IQAir Group and Greenpeace have published a joint report titled ‘World Air Quality 2019’ and it is not encouraging where Pakistan is concerned regarding the exposure to fine particulate matter.
World Air Quality Index has placed Pakistan at 2nd place for PM2.5 exposure while Bangladesh tops the chart.
Mongolia, Afghanistan, and India occupy the top 5 spots for the most polluted countries along with Bangladesh and Pakistan.
World Air Quality Index has placed Germany at 74th, the UK at 78th, the US at 87th, Australia at 89th, and Canada at 90th position.
IQAir Group and Greenpeace have collected data from thousands of PM 2.5 monitoring stations around the globe.
To compile the Air Quality Index, the environmental agencies compare the readings with the WHO’s air quality guideline value for PM2.5 and US air quality index (AQI).
While WHO has warned that no exposure to PM 2.5 is safe for human health, it believes that annual exposure to less 10µg/m³ of PM 2.5 can somewhat minimize its consequences.
On the other hand, US AQI uses a colored scale of 0-500 to provide information about the air quality of any place. A higher number indicates poor air quality.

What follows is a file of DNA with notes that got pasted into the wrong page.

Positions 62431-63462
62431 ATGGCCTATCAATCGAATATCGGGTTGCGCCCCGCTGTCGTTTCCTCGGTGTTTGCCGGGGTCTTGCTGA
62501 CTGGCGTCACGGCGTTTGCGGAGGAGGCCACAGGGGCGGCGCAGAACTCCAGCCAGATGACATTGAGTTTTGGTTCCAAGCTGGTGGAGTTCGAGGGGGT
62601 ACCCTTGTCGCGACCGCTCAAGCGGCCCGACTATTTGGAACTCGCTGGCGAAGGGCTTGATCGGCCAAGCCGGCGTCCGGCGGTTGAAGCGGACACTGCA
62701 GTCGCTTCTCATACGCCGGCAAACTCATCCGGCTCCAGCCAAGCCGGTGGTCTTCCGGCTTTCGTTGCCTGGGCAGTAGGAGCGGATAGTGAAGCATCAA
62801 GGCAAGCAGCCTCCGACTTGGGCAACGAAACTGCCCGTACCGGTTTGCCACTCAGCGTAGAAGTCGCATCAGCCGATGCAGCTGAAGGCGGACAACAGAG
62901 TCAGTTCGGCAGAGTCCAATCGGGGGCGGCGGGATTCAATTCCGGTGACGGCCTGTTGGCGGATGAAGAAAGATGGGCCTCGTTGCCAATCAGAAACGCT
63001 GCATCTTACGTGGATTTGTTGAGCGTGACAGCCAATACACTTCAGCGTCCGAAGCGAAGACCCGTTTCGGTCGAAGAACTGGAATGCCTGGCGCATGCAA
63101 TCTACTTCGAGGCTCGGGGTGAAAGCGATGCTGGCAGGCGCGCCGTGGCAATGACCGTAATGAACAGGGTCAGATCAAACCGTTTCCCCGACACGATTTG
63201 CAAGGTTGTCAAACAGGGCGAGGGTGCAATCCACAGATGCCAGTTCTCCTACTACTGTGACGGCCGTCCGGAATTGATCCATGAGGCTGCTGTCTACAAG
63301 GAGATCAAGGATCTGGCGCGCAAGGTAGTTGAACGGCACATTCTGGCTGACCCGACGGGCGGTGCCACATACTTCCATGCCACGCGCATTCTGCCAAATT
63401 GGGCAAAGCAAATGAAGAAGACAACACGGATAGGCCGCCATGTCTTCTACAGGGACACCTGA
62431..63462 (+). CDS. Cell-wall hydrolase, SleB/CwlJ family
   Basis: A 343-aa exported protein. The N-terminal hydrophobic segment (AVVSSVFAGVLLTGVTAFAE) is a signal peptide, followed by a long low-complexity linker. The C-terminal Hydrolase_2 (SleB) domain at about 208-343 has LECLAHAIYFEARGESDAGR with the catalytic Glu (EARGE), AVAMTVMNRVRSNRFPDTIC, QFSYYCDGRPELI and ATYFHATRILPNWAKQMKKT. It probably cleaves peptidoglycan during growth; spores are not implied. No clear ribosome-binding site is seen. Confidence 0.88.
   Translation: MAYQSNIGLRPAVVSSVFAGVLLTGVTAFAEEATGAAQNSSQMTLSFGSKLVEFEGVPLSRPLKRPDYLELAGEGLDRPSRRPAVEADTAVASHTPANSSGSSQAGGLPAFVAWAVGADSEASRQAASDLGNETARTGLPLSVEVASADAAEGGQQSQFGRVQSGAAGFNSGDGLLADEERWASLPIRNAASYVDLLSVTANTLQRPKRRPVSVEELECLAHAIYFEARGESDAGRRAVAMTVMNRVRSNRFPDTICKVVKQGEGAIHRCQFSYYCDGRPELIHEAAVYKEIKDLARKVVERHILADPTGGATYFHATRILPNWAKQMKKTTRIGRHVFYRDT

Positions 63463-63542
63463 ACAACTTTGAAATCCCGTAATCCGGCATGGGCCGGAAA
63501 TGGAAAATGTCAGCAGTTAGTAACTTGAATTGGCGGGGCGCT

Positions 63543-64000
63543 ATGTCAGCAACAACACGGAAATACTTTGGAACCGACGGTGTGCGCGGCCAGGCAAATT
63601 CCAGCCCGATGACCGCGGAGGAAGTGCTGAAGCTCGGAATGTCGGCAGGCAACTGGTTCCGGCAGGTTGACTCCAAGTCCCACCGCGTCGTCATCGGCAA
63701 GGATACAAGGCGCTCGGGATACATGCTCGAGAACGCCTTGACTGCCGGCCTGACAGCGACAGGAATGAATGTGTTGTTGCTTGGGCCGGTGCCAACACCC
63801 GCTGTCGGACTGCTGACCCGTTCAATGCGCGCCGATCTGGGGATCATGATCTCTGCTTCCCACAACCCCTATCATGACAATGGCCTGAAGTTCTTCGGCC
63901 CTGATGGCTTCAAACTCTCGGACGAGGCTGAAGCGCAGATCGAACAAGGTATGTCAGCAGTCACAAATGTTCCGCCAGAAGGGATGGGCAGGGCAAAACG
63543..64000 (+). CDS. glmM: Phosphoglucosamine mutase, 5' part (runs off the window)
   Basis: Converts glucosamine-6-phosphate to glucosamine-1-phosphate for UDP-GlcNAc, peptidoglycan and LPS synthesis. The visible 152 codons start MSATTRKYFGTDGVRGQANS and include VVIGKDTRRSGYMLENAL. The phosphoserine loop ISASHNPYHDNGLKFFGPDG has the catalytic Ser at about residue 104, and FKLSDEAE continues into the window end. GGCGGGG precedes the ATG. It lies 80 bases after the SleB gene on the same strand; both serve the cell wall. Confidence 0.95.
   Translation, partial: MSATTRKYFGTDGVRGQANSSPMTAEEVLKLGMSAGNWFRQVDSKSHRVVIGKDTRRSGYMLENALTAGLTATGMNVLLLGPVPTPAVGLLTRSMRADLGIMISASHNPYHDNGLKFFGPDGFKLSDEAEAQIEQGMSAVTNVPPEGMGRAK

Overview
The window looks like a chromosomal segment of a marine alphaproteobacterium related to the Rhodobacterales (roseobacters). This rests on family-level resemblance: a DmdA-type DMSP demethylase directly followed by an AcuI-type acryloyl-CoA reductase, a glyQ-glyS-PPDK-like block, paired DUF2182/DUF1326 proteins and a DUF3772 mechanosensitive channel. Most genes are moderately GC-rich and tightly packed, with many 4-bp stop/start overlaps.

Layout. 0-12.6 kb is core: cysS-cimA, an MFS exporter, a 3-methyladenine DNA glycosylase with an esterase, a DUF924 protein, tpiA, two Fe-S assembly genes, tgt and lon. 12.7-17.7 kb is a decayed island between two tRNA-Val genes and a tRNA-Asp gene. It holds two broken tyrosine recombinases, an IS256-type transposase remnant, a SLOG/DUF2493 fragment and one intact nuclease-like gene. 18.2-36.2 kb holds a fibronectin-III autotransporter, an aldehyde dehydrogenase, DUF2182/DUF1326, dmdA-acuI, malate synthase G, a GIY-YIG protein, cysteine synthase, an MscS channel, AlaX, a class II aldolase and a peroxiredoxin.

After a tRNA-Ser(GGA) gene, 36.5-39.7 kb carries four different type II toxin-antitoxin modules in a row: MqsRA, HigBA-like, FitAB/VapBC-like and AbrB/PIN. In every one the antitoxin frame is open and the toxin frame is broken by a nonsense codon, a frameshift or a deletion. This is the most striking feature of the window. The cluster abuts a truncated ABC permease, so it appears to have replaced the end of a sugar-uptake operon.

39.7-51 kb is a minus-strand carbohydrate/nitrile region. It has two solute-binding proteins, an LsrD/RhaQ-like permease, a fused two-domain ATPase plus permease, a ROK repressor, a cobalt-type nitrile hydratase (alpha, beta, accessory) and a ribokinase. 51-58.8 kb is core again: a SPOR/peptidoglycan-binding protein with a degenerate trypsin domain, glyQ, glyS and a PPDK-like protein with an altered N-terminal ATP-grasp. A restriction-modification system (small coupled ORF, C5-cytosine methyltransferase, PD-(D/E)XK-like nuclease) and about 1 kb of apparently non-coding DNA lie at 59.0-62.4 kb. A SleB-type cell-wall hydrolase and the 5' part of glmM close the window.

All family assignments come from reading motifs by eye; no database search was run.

About PM 2.5
PM 2.5 refers to atmospheric particles that have a diameter less than 2.5 micrometers and can only be viewed through an electron microscope.
Emissions from power plants, combustion engines, stubble burning, volcanic eruptions, and dust storms are the primary sources of PM 2.5 particles.
Since PM 2.5 particles are extremely lightweight, they tend to hang in the air longer than other heavier particles.
As a result, human beings are more susceptible to inhaling these particles through the nose and throat. Numerous studies have confirmed that these particles penetrate deep into the lungs and circulatory system causing diseases from cancer to stroke and from cardiovascular diseases to acute respiratory infections.
Annually, approximately 7 million die prematurely after contracting a disease from exposure to PM 2.5.
Whereas, nearly 22% of premature deaths in Pakistan are linked to excessive exposure to PM 2.5.
Access the complete report at IQAir.